S5 Modernization Costs v3In October 2022, Joan and I “adopted” a well maintained 1997 Rosborough 246 from Bill Hamilton.
We actually purchased two Rosborough 246’s during our search. The first, a new High Sided Vessel (HSV) turned out to be a bit difficult to walk around it because the steps exceeded our height. We sold that and bought the Low Sided Vessel (LSV), an equally capable boat that we found sized more to meet our needs.
Joan photographed the process as we made our modernization decisions and installed the new systems. Her photography brought the project to life.
Bill carried on La Tortuga’s tradition with his newest boat. We also continued our Shearwater tradition through a monohull, two catamarans, and a small “down east” cabin cruiser similar to the Rosborough, a Ranger 25 and call her Shearwater V.
The previous owner provided a detailed equipment list that served as a starting point for our modernization efforts. Click Here to view the pre-modernization equipment list.
Our first task, prior to pickup, was to purchase a new trailer. The previous owner provided an older storage trailer that was capable of shorter local trips but was not really ideal for longer highway transport. We shopped several trailer builders and decided on Rocket Marine because they were close and could hopefully meet our pickup dates.
The trailer project was a challenge. Even with the previous owner’s generous act of delivering the old trailer from Naples to Ft. Myers where Rocket is located, they had trouble adjusting the new trailer to the dimensions of the Rosborough. Joan’s tact eventually saved the day and we picked up our new salt water ready $10,050 trailer.
The Rocket Marine trailer is equipped with 4-wheel electric over hydraulic disk brakes, a two speed winch converted to operate with a 15/16″ socket so you can use an impact wrench for recovery, and, best of all, a 4-step ladder with a railing so it is easy to board when launching or recovering. I added low friction bunk slides to factory rails that carry the boat.
The bunk slides work with the trailer guides to place the Shearwater in the exact position for hookup of the recovery strap and safety chain. The bunk slides make it easy to power recover, that is to drive the boat fully onto the trailer so no winching is required. Generally little or no winching is required to launch or recover the boat.
The Rosborough design came from the Pacific Northwest where boats are built to take heavy weather.
She is fitted with an Armstrong aluminum floatation engine bracket and carries a 2018 Yamaha 150 with 597 hours on her clock. The bracket has ample space to attached a “get home” kicker engine or a dinghy engine if you desire.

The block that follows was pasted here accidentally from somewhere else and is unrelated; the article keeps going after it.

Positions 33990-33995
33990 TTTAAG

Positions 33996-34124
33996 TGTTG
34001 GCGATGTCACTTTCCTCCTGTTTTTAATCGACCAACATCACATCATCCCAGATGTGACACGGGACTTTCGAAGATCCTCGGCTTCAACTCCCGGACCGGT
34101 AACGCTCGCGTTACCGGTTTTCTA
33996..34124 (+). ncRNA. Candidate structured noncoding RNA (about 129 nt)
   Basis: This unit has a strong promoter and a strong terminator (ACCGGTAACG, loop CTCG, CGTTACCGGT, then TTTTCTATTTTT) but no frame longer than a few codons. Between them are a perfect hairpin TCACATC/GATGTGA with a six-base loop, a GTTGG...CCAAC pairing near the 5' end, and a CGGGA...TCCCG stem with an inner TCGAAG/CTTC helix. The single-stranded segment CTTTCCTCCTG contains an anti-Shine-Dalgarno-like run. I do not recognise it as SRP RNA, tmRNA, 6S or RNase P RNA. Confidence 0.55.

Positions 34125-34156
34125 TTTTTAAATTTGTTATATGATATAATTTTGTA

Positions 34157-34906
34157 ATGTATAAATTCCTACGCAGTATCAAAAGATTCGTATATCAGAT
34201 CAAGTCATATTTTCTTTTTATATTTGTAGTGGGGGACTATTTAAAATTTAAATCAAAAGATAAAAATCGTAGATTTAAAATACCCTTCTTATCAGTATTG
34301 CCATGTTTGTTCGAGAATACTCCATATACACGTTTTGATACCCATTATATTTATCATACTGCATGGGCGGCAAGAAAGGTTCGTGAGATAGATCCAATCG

Our first stop was Eagle Marine, an authorized local Yamaha dealer for an annual service including all fluid changes, a new water pump impeller and a top to bottom inspection including an inspection of the spare Stainless prop Bill provided. She ran well before the inspection and runs well with confidence now.
Once the engine was serviced, we took Shearwater V, to Murrelle Marine, the local boat shop for bottom painting, detailing, and renaming. I think she is happy with her new name. Murrelle Marine did an excellent job of sanding, priming and painting the bottom.
While she was being painted, MMC boat detailing gave her a shiny new buffed topsides and cabin top. During this visit, the bow eye was extracted, cleaned, and reinforced with a stainless steel strike plate, carefully bedded with 3M5200. She looks nearly new.
Cleaned, Polished, Trailered and Serviced, the Fun Begins
The boat we adopted was sold, well taken care of, and basic. Much of the equipment such as the stove, refrigerator, and water systems were original and reflected a much simpler sailing style. The propane stove and supply hoses were beyond their safe life.
We undertook a modernization project to upgrade the living systems to meet our tastes. All the fundamental living equipment was modernized with hardware similar to that used in the newest high-end boats.
High on our list is air conditioning. We wanted the boat to be cool, dry and as mold-free as possible. This required either a strong dehumidifier or an air cooled air conditioner capable of good dehumidification even when the Shearwater was not in the water. We store her on land, plugged in, with the air conditioner running all the time.
We shopped for the quietest and most efficient roof top unit possible. Our goal was an inverter heat pump unit, but none were available. The Houghton 13.5 kBtu/hr from Rec Pro came close. The air conditioner is very quiet, fairly efficient and air cooled. It keeps the boat cool and dry without intrusive noise.
Hot Water: Our first project was the removal and replacement of the water lines, eliminating the old pressure pump, the salt water washdown pump, and the cold water faucets in the cockpit. The process involved installing new fresh water pump, PEX tubing, a Bosch 4 gallon hot water sink, doubling the size of the galley sink, and installing a temperature controlled faucet and shower head in the head.
We are pleased to have storage in front of the hot water heater. Enough for a coffee maker, some canned goods, and pots suitable for our new induction cooktop.
The Bosch water heater begins producing hot water a few second after power up. Coupled with our Oxygenics low flow shower head, we expect to enjoy hot, comfortable showers.
Cooking and Cold Storage:
We purchased Shearwater V with the original propane 2 burner stove, original gas plumbing and original regulator. It was approaching the end of the safe life for propane plumbing and Joan was uncomfortable with a propane flame in the cabin. The new warnings about gas stoves convinced us to eliminate all propane and remove the aging gas stove.